• Aortic regurgitation: In this condition, the valve is faulty, allowing some blood to flow backward through the valve instead of moving forward to the rest of the body.

When the aortic valve isn’t working as it should, it can cause various symptoms, such as:

  • Shortness of breath
  • Fatigue
  • Leg swelling
  • Dizziness
  • Chest pain
  • Fainting
  • Feeling your heart beating uncomfortably

It’s important to note that surgery isn’t always recommended for mild cases, and medications may be prescribed to improve heart function. However, in some situations, surgery might be recommended even if symptoms aren’t severe, as it tends to be most effective when done before problems become more advanced.


Surgery inherently carries specific risks, and the extent of these risks can vary among individuals due to their personal medical history, age, and other relevant risk factors. It’s imperative to have open discussions with your doctor to address any concerns you may have.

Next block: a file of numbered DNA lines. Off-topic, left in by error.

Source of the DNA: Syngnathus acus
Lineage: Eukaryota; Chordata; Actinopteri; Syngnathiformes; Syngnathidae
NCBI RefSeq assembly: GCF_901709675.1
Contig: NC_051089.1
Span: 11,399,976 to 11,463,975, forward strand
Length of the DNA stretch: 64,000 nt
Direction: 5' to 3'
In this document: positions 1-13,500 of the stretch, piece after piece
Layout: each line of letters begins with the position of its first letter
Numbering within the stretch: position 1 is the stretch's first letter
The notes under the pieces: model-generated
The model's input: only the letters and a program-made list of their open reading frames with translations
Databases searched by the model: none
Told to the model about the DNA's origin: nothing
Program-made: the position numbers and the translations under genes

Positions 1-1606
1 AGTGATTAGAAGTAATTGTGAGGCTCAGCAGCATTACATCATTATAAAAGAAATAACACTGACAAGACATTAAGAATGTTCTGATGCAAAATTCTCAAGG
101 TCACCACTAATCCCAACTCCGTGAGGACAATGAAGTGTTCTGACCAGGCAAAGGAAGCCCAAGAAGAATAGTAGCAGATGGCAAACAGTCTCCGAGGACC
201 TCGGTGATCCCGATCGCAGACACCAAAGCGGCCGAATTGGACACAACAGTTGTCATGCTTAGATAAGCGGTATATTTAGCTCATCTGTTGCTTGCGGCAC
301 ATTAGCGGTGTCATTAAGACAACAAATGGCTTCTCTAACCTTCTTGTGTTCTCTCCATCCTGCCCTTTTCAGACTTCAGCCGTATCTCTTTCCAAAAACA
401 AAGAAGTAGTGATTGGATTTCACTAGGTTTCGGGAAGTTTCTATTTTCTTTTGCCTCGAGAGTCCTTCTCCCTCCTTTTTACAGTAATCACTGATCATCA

While open aortic valve replacement generally yields favorable outcomes for most individuals, it is essential to be aware of potential risks, which may include:

  • Infection
  • Excessive bleeding
  • Irregular heart rhythms
  • Blood clot formation leading to stroke or heart attack
  • Complications related to anesthesia

Certain factors can elevate the likelihood of experiencing complications. Some of these factors include:

  • Obesity
  • Advanced age
  • Smoking habit
  • Respiratory issues
  • Pre-existing chronic illnesses
  • Concurrent heart conditions
  • Susceptibility to infections

Before the procedure